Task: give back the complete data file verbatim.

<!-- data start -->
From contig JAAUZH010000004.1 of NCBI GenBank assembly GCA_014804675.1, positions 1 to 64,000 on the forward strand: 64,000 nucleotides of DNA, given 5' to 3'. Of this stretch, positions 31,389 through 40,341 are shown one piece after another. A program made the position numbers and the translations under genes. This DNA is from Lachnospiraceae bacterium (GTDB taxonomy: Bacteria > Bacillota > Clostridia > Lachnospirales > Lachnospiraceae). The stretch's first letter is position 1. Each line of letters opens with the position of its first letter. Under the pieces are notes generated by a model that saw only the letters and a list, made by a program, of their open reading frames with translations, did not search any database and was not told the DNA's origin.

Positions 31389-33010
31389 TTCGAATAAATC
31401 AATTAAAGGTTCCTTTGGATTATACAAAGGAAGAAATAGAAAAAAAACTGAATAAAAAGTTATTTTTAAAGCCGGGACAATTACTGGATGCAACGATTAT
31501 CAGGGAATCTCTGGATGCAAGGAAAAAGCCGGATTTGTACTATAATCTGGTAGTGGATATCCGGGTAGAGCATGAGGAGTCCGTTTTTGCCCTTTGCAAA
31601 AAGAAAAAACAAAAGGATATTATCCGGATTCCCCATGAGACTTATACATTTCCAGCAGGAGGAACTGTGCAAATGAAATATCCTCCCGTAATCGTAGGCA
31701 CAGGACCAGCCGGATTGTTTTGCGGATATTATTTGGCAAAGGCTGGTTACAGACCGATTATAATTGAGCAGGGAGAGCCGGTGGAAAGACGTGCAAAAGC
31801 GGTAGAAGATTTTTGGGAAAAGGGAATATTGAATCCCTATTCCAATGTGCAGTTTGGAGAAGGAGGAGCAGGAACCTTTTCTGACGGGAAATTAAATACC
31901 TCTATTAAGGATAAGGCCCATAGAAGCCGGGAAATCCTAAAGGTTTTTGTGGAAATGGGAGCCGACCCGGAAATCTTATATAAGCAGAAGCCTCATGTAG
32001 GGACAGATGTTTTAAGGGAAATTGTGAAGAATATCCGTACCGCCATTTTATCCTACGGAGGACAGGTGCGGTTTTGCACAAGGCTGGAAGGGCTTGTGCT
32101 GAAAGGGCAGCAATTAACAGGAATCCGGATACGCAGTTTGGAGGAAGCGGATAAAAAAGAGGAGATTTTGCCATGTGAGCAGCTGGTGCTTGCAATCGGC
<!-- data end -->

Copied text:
From contig JAAUZH010000004.1 of NCBI GenBank assembly GCA_014804675.1, positions 1 to 64,000 on the forward strand: 64,000 nucleotides of DNA, given 5' to 3'. Of this stretch, positions 31,389 through 40,341 are shown one piece after another. A program made the position numbers and the translations under genes. This DNA is from Lachnospiraceae bacterium (GTDB taxonomy: Bacteria > Bacillota > Clostridia > Lachnospirales > Lachnospiraceae). The stretch's first letter is position 1. Each line of letters opens with the position of its first letter. Under the pieces are notes generated by a model that saw only the letters and a list, made by a program, of their open reading frames with translations, did not search any database and was not told the DNA's origin.

Positions 31389-33010
31389 TTCGAATAAATC
31401 AATTAAAGGTTCCTTTGGATTATACAAAGGAAGAAATAGAAAAAAAACTGAATAAAAAGTTATTTTTAAAGCCGGGACAATTACTGGATGCAACGATTAT
31501 CAGGGAATCTCTGGATGCAAGGAAAAAGCCGGATTTGTACTATAATCTGGTAGTGGATATCCGGGTAGAGCATGAGGAGTCCGTTTTTGCCCTTTGCAAA
31601 AAGAAAAAACAAAAGGATATTATCCGGATTCCCCATGAGACTTATACATTTCCAGCAGGAGGAACTGTGCAAATGAAATATCCTCCCGTAATCGTAGGCA
31701 CAGGACCAGCCGGATTGTTTTGCGGATATTATTTGGCAAAGGCTGGTTACAGACCGATTATAATTGAGCAGGGAGAGCCGGTGGAAAGACGTGCAAAAGC
31801 GGTAGAAGATTTTTGGGAAAAGGGAATATTGAATCCCTATTCCAATGTGCAGTTTGGAGAAGGAGGAGCAGGAACCTTTTCTGACGGGAAATTAAATACC
31901 TCTATTAAGGATAAGGCCCATAGAAGCCGGGAAATCCTAAAGGTTTTTGTGGAAATGGGAGCCGACCCGGAAATCTTATATAAGCAGAAGCCTCATGTAG
32001 GGACAGATGTTTTAAGGGAAATTGTGAAGAATATCCGTACCGCCATTTTATCCTACGGAGGACAGGTGCGGTTTTGCACAAGGCTGGAAGGGCTTGTGCT
32101 GAAAGGGCAGCAATTAACAGGAATCCGGATACGCAGTTTGGAGGAAGCGGATAAAAAAGAGGAGATTTTGCCATGTGAGCAGCTGGTGCTTGCAATCGGC